ACSBlog

  • January 30, 2018
    Guest Post

    by Caroline Fredrickson

    Trump will eventually answer questions from Special Counsel Robert Mueller in the Russia probe. What is unclear is when, what topics and what format the interview will take. At this point, the negotiations are ongoing.

    In the meantime, evidence mounts regarding obstruction of justice and contacts with Russia, with two people indicted, two pleading guilty, and numerous public misstatements so far. And the list of key questions grows longer:

  • January 29, 2018
    Guest Post
    by Daniel S. Alter, former general counsel for the New York State Department of Financial Services 

    *This piece was originally published by Times Union

    If it has not already done so, the New York State Department of Financial Services (DFS) could vigorously pursue what Congress has so ponderously avoided: whether Deutsche Bank aided, abetted, or facilitated the Trump Organization in possible Russian money laundering.

  • January 29, 2018
    Guest Post

    by Daniel Costa, Director of Immigrantion Law and Policy Research, Economic Policy Institute

    *This piece was originally published by Economic Policy Institute

    Yesterday the White House one-page framework for a legislative deal to provide a permanent immigration status to DACA recipients was made public, which is in addition to the four-page memo released on January 9 that included the Department of Homeland Security’s priorities for an “immigration deal.” The new one-page memo includes a long list of far-reaching demands to “reform” the immigration system, in exchange for remedying the crisis that President Trump himself imposed on the nearly 700,000 immigrants who were brought to the United States as children by their parents, and who voluntarily availed themselves to the U.S. government after they were promised that they would be protected and not deported by the Obama administration.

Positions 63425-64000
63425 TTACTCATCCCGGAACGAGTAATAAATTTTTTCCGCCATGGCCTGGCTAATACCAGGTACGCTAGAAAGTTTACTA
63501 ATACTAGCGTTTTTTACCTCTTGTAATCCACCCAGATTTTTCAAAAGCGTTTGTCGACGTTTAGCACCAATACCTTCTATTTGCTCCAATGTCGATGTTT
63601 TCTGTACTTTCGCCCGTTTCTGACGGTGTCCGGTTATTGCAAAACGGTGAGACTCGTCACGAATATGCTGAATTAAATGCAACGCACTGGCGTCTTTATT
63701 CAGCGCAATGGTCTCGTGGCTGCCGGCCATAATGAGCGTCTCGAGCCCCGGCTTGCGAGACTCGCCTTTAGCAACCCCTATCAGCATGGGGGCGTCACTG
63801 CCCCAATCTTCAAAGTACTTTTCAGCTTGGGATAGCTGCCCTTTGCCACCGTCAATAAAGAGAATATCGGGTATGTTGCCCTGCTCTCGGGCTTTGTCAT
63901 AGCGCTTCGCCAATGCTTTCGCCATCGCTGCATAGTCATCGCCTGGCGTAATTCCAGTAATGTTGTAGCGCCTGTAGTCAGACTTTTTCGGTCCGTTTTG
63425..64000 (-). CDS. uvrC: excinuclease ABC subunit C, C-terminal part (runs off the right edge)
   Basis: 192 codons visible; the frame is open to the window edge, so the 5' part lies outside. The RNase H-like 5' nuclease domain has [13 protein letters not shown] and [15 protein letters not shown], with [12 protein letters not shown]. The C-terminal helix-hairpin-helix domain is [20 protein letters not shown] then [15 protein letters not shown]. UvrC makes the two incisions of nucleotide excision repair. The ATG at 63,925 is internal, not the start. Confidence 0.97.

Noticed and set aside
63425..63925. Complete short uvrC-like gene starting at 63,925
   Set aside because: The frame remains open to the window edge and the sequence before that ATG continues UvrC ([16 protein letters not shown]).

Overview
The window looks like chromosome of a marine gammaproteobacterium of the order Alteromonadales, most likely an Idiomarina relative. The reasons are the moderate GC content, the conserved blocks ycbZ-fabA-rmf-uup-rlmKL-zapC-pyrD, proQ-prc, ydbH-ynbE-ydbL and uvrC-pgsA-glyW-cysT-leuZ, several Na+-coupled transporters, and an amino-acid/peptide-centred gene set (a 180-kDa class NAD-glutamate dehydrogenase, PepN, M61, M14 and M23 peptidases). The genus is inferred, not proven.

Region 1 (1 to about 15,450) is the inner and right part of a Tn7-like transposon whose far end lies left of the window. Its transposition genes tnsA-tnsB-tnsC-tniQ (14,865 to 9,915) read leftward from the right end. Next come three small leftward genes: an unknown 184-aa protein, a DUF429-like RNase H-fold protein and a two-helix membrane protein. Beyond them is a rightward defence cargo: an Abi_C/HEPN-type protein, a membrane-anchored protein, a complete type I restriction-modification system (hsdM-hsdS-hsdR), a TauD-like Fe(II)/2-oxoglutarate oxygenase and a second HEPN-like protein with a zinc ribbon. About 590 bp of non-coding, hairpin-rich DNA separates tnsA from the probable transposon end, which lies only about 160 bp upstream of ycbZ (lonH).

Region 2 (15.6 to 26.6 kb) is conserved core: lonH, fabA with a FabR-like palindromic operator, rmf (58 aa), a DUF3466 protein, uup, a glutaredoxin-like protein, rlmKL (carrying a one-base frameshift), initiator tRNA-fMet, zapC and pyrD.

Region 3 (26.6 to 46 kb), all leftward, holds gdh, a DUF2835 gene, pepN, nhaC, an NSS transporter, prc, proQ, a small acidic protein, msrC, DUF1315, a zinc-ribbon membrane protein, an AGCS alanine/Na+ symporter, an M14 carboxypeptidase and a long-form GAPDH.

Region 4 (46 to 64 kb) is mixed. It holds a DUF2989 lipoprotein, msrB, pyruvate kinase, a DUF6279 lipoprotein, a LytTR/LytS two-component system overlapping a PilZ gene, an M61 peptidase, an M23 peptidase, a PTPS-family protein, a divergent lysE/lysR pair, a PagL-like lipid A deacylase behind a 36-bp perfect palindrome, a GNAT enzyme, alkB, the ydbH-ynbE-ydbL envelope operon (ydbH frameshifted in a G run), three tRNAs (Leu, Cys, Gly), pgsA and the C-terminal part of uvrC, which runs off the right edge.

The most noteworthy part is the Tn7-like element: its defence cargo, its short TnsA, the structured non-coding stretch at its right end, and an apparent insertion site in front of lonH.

• January 29, 2018
    BookTalk

    by Lisa Manheim, Associate Professor of Law, and Kathryn Watts, Jack R. MacDonald Endowed Chair, University of Washington School of Law 

    Over the course of the past year, a seemingly endless stream of questions have emerged concerning what the law does, and does not, allow the President of the United States to do. For example, can the president build his promised wall along the U.S.-Mexico border? Can he impose a “shutdown” of Muslims entering the United States? Can he rollback various Obama-era environmental regulations, such as the Clean Power Plan? Can he fire Robert Mueller?

    Notably, these sorts of questions are being asked not only by lawyers and others in the legal arena. They are being asked by people all across the country.

    In response to these types of questions, we wrote a guide aimed at a general audience that provides a crash course on the laws that both empower and limit the President of the United States. That book, The Limits of Presidential Power: A Citizen’s Guide to the Law, is now available. We hope that our book provides an accessible and understandable guide to the what, why, and how of the laws that both govern the president and empower citizens.

  • January 29, 2018
    Guest Post

    by Jim Dempsey, Executive Director, Berkeley Center for Law and Technology

    The recent reauthorization of Section 702 of the Foreign Intelligence Surveillance Act was never in doubt. However, civil liberties advocates were disappointed when Congress failed to adopt an amendment requiring the government to obtain warrants before seeking information about US citizens in the repository of data collected under statue. More broadly, the debate failed to grapple with the risks of electronic surveillance in the era of globalization, expanding storage capacities, and big data analytics. Nevertheless, looking forward, the reauthorization set up the potential for fresh judicial consideration of a key constitutional question and yielded some opportunities for enhanced oversight of the 702 program.

    It was widely accepted that activities conducted under Section 702 were effective in producing useful intelligence on foreign terrorism and other national security concerns. Chances for reauthorization were further boosted by the fact that the broad outlines of 702 implementation were, once you got past the incredible complexity of the statute, well within a reasonable interpretation of Congress’ words. The trust generated by express Congressional authorization was augmented, after the Snowden leaks, by substantial and ongoing public disclosures by the Executive Branch about the law’s implementation – more transparency than any government in the world has ever provided about a similar national security program.